Tug firm Serco which moves HMS Queen Elizabeth vows to double UK reservists by 2023

Vice Admiral Tony Radakin CB signs the Armed Foces Covenant with Sir Rupert Soames of Serco  Picture: Ian Hargreaves  (180622-1_covenant)
Vice Admiral Tony Radakin CB signs the Armed Foces Covenant with Sir Rupert Soames of Serco Picture: Ian Hargreaves (180622-1_covenant)
HMS Queen Elizabeth is on her way back to Portsmouth

HMS Queen Elizabeth is due to arrive back in Portsmouth tomorrow

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THE FIRM responsible for safely guiding the Royal Navy’s new aircraft carriers in and out of Portsmouth has pledged its allegiance to the armed forces until 2023.

Serco will double the number of volunteer reservists in its ranks to 150 over the next five years, also vowing to take on more veterans and boost cadet training among school-age children.

The commitment was made on Friday as staff from the firm were joined by the Second Sea Lord of the Royal Navy, vice admiral Tony Radakin, as they united to sign the Armed Forces Covenant at Portsmouth Naval Base.

The Second Sea Lord – who is also the navy’s deputy chief of staff – met Serco CEO Rupert Soames on board SD Tempest.

As Serco’s newest tug boat, described by Mr Soames as ‘the most powerful of its kind in the world’, SD Tempest was commissioned especially to support the navy’s Queen Elizabeth-class aircraft carriers.

It has already played a key role in moving the Portsmouth-based ship of the same name in and out of the city, and will do the same for HMS Prince of Wales, which is set to be commissioned next year.

Speaking to The News, vice admiral Radakin said securing Serco’s backing once more was ‘very significant’.

He said: ‘In the Royal Navy, we believe in working with outside companies to help us deliver what we have to for the country.

‘A war-fighting navy is built up of many things. We have to be able to run our ships in and out of naval bases in a safe way, and the partnership with Serco allows us to do that incredibly effectively – around the whole country, with all our bases.’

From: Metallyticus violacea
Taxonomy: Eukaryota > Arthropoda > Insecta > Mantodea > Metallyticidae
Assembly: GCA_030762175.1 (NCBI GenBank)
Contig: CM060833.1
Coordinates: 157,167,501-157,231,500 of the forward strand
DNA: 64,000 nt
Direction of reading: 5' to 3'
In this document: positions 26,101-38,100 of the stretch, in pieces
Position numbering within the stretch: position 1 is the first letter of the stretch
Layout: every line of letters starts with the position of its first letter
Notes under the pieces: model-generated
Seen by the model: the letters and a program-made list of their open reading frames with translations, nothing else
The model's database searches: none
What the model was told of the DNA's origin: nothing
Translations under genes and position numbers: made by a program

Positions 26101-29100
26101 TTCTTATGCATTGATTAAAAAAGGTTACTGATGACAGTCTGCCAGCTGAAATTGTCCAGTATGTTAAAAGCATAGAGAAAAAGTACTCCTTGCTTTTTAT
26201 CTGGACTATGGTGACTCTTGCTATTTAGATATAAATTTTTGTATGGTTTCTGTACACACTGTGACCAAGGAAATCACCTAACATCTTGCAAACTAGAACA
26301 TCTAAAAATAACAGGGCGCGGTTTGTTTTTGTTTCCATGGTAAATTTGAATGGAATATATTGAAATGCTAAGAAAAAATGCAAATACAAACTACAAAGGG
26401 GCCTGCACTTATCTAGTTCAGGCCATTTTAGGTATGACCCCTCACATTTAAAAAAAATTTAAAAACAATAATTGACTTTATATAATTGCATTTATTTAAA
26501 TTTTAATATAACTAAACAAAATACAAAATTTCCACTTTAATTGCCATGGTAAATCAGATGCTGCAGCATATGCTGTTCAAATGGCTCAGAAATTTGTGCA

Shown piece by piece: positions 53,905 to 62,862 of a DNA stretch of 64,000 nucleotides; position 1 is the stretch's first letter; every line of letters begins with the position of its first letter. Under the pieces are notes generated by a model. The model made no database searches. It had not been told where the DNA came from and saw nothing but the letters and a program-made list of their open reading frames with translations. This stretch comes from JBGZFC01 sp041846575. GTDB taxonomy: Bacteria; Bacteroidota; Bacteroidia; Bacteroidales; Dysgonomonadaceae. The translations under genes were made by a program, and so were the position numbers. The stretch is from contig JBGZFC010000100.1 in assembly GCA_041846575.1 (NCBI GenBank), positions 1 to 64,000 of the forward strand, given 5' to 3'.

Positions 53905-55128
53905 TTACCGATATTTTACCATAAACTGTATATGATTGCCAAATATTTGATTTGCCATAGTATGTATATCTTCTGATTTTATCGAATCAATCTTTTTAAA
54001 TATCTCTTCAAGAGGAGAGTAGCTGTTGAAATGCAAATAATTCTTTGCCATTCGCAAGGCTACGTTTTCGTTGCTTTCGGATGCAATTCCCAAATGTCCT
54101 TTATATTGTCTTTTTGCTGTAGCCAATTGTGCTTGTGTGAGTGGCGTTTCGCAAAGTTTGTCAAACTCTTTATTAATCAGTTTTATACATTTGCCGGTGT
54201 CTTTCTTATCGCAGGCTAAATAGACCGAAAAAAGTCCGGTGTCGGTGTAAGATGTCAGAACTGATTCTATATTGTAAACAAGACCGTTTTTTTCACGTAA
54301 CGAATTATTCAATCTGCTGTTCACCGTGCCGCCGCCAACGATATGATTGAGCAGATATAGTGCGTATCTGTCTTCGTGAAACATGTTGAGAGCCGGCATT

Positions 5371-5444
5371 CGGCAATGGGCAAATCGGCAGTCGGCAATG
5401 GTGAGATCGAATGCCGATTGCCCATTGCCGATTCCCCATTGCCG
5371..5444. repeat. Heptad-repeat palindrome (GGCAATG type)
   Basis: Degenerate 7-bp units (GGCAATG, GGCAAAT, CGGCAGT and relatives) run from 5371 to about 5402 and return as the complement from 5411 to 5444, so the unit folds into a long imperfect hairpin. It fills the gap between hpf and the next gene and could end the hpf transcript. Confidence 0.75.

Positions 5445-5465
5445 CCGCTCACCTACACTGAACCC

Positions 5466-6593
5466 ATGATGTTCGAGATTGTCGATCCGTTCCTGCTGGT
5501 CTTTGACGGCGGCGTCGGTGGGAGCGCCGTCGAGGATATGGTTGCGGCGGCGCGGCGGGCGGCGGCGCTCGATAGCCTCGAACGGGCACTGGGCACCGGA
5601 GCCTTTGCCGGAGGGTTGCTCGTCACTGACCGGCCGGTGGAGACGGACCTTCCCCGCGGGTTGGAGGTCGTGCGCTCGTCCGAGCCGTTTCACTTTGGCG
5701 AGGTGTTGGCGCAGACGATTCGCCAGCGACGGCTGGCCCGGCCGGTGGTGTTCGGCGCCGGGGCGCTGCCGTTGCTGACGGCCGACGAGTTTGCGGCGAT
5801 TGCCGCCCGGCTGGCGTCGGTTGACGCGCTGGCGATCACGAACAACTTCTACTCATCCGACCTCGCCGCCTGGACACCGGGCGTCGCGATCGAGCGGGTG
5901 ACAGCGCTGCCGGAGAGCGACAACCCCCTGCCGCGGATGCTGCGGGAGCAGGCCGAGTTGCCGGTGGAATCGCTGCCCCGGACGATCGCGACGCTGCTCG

Devised in the early 2000s, the Armed Forces Covenant gives businesses, charities and local communities the chance to support the military through action.

It was created to give organisations a platform to show their recognition of the efforts of those who serve Britain through the military.

Serco was one of the document’s early signatories and achievers of the Gold Award under the Ministry of Defence’s Employer Recognition Scheme, which is given to bodies which show ‘outstanding support’ to the armed forces.

Mr Soames, said it was a ‘delight and a privilege’ to sign the covenant again.

He added: ‘If you ask people to do what we ask our armed forces to do, the nation must be prepared to stick by them - and that includes our industrial companies.

‘Through signing the covenant once more, people within our business can not only reflect their respect for the armed forces, but they get to go off and get trained in what is undoubtedly one of the best establishments in the world.

‘It’s a win-win situation.’

All three branches of the British armed forces have veteran, volunteer reserves, who hold civilian jobs but undergo regular training.

Serco currently has about 83, who along with their peers will be celebrated during next week’s Armed Forces Week and the Reservists Day on Wednesday, June 27.